An Epiphany



It’s Epiphany, the day the Magi arrived in Bethlehem to see the child. Children in Italy have awoken to presents delivered over the course of the night by la befana, and in Spain and throughout Latin America, los tres reyes, the three kings, have done the same job. Today, la befana will be back to her housework, back to her sweeping, sweeping the holidays away until the winter solstice returns again next December. An old Italian saying sums it up: E l’epifania tutte le feste porta via.

Most of what we know of the Magi comes down through tradition and not through biblical writings. The story is that there were three wise men and that their names were Caspar, Melchior, and Balthasar, but in fact we don’t know their names for sure or how many there were. We do know, however, that there were three gifts. It’s an old, old story that we know well. The Magi followed the star, finally arrived at the place where Jesus lay, paid homage to him, and brought gifts to the child, gifts fit for royalty: gold, frankincense, and myrrh.

Epiphany is a Greek word, meaning “manifestation.” The local shepherds were the first to come see the child in the manger, but with the Magi, who came from far off kingdoms, the child was made manifest to the world. Epiphany has another meaning, as well, one that James Joyce spoke of, in which characters in stories, people in general, suddenly see things differently. The two kind of go hand in hand. Nothing would ever be the same after that first Christmas night, and nothing is ever the same after a personal epiphany, either.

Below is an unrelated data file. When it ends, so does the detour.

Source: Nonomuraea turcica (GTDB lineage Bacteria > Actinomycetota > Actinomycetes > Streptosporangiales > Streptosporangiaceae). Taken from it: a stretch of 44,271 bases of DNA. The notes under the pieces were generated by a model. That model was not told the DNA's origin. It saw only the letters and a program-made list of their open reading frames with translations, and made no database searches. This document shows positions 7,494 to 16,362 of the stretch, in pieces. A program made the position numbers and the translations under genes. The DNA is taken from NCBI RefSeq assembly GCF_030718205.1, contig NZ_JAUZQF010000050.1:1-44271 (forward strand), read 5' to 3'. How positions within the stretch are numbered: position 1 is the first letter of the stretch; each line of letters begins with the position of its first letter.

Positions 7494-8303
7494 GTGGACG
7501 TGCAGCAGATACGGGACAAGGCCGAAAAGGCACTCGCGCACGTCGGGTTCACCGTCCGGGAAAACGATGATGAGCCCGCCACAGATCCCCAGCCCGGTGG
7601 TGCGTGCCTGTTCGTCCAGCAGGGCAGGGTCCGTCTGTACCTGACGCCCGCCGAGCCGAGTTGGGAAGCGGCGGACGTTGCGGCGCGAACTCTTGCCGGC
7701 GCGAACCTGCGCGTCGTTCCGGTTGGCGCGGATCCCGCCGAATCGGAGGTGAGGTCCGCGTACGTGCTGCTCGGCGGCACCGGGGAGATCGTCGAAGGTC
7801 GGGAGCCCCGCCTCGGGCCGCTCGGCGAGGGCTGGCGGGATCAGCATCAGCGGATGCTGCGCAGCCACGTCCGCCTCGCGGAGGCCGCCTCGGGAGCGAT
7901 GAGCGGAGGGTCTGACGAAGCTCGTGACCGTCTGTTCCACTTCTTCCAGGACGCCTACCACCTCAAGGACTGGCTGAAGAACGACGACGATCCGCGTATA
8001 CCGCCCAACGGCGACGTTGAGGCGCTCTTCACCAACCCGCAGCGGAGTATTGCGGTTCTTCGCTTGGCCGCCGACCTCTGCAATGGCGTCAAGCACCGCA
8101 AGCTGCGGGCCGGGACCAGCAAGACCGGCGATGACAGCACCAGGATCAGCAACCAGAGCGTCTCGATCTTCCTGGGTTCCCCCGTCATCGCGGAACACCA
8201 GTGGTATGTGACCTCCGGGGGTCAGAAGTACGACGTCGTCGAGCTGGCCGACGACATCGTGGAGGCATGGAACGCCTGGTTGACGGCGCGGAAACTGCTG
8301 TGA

And so with this night, our celebration of Christmas winds down. While Twelfth Night brings us raucous revelry, Epiphany is generally quieter. The day will proceed much like any other––here in the United States, for most of us it’s just another day at work. Even the Church in this country moves the date of Epiphany to a Sunday (it was yesterday by most church calendars), but traditionalists prefer to keep its date as it always was. In this house, we will celebrate with a quiet dinner. We’ll enjoy the music and the greenery and lights for one last night. And some time in the still quiet of this night, we’ll gather up the people in our home, step out onto the front porch, bundle up if it’s cold outside, and we’ll take turns writing with chalk above the front door the numbers and letters of a traditional inscription: 20+C+M+B+14. These are the initials of each of the Magi, punctuated by crosses and surrounded by the year. The chalk is supposed to be blessed chalk, but I doubt there are many priests left who remember this old tradition and who bother to bless chalk for their congregations, so I think any chalk would be fine, blessed or not. The writing is usually accompanied by a silent prayer that we’ll all be together to do this again next year. The inscription, a magic charm of protection and a reminder of the season, remains there for all to see and it weathers the year, sometimes washing away to a ghost of itself by the following year, and sometimes remaining as vibrant as ever.

After tonight, we might light the candles in our windows, but the Christmas lights outside will no longer be lit. All the greenery and the tree are to be removed. If you have the room, perhaps you can save your tree in a quiet corner of your garden. Just tuck it away there, off to the side, and next December, do what we do: use that tree to fuel your fire on the darkest night of the year that comes when the Winter Solstice returns next December. This is, I think, an honorable way to send off the tree that has brought your family so much joy this year, and continues the spiraling circle of time and seasons that gave that tree life in the first place. The tree, you, the Magi, the child, all are part of this same spiral.

Image: Three kings brought to us as gifts by our neighbors Don and Pat Cortese, Twelfth Night 2013.